William S. 'Bill' Longhurst AFC 1919-1990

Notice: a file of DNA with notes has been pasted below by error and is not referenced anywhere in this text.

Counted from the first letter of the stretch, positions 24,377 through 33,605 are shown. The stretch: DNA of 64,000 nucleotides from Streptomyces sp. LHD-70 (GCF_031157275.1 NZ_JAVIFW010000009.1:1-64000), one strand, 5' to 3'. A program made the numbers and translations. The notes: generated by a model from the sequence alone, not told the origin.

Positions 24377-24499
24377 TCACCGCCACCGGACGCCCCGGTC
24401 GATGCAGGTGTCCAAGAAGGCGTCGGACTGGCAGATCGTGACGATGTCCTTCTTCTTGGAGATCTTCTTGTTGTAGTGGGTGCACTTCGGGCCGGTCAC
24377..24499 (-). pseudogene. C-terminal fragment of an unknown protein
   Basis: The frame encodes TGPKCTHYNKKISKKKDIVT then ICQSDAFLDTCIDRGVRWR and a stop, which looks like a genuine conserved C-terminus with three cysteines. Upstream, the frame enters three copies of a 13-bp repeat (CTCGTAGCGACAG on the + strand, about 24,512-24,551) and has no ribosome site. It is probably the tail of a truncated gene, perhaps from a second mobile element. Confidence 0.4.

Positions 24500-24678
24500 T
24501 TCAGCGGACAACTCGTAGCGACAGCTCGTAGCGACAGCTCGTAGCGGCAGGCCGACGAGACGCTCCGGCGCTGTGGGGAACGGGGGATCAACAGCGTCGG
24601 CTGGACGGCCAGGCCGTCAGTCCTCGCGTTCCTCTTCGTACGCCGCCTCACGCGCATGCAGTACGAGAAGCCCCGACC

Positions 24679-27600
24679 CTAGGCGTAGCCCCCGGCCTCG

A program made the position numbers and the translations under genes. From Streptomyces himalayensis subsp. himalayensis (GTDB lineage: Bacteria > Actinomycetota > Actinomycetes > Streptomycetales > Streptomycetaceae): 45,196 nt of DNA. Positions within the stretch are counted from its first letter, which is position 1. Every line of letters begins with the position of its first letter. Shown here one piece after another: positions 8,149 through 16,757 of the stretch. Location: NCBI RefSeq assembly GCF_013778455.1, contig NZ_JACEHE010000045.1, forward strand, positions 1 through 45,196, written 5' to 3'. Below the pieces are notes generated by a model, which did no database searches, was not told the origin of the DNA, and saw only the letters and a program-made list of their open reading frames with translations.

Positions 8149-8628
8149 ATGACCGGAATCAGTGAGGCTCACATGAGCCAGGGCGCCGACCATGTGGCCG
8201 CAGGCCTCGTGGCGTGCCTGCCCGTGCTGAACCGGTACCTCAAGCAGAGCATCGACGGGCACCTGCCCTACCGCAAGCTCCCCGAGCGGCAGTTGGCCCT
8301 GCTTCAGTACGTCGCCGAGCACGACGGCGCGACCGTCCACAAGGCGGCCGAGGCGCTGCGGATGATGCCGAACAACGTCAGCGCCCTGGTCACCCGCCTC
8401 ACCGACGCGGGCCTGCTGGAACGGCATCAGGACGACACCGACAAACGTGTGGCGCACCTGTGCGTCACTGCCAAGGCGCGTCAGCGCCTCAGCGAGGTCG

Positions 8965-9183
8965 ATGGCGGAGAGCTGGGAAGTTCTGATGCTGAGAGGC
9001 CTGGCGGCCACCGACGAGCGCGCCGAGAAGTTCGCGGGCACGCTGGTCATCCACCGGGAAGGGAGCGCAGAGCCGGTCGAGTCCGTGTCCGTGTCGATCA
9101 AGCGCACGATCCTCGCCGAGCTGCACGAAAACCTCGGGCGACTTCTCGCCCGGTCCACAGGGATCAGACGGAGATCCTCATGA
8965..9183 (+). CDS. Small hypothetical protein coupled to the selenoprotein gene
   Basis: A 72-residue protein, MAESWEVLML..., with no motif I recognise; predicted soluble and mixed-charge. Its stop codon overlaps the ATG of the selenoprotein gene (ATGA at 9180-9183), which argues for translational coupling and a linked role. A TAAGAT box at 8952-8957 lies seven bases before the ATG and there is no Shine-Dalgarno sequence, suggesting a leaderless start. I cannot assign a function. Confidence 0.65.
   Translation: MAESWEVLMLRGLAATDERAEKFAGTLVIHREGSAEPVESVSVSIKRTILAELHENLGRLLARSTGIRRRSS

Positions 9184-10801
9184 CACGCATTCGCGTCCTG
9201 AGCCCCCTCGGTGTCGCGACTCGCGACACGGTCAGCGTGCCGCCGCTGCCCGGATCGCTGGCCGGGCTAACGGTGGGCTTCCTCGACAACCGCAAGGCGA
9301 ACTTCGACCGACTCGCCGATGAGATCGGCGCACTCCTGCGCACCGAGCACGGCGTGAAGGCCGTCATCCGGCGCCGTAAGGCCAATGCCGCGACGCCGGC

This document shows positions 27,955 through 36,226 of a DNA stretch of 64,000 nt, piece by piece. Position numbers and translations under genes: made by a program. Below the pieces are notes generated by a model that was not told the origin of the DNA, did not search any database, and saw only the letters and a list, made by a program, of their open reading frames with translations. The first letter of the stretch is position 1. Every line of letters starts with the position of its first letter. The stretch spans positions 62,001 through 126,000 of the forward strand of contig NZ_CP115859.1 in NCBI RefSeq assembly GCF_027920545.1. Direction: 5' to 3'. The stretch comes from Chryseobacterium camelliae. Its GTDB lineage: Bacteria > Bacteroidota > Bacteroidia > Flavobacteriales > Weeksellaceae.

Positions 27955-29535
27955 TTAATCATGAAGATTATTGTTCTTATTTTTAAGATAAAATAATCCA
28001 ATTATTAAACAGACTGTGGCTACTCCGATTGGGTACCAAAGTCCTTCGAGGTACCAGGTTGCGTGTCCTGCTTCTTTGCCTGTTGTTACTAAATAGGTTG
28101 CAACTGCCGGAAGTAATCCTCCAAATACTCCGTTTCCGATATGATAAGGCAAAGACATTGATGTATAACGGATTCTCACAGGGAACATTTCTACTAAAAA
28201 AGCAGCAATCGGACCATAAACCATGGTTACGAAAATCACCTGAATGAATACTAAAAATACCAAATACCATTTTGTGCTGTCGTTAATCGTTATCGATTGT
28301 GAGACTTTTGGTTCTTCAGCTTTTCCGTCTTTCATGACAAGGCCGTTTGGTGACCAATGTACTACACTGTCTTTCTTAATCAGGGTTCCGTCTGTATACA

Born in Saskatchewan, Bill Longhurst became interested in aviation at a very young age, receiving early training in Toronto in the 1930’s. When WWII started, Longhurst sought an interview with Air Marshall W.A. “Billy” Bishop, who was in charge of recruiting pilots. Bishop told Longhurst to forget about this idea, as he would never make it as a pilot! Determined, Longhurst embarqued for England where he was accepted by the RAF. He did two operationnal tours with RAF Coastal Command before transferring to Ferry Command. On July 1st, 1943, Longhurst successfully achieved a ferry flight between Montréal (Qc) and Prestwick (UK) in command of a C-47... towing a Waco CG-4A glider overseas! For this unusual achievement, Longhurst and the gilder crew received the Air Force Cross. In May 1945, Longhurst transferred to the RCAF. Postwar, Longhurst worked at St.Jovite (Qc) as a bush pilot for Wheeler Airlines. In 1948, he became a test pilot for Canadair in Montreal. When Al Lilly retired in 1953, Longhurst was appointed chief test pilot. Until 1971, he made most first flights of Canadair’s aircraft, including: CL13 (Sabre 2, 3, 5, 6), CL30 (T-33AN production Silver Star), CL28 (CP-107 Argus Mk1), CL-66C (Canadair 540), CL44-6 (CC-106 Yukon), CL-44D4 (“Swing-tail”), CL-226, also the revolutionary tilt-wing CL-84 and the famous CL-215 Water Bomber. Longhurst was recognized as a very talented pilot, expert in prototype development. Not the flamboyant or self-centered type, he directed for two decades the Canadair flight test program with an iron hand and skilled determination that earned him the respect of the other company pilots. To underline his contribution to the CL-28 Argus development, a twenty-dollar coin was issued in 1998 by the Royal Canadian Mint displaying a cameo of Longhurst. Retiring from Canadair in 1971, he returned to bush flying in St.Jovite and also did fire patrols for a while. He went back to school at Concordia University, earning at the age of 61 a major degree in biology and a minor degree in computer science. He then engaged in cancer research.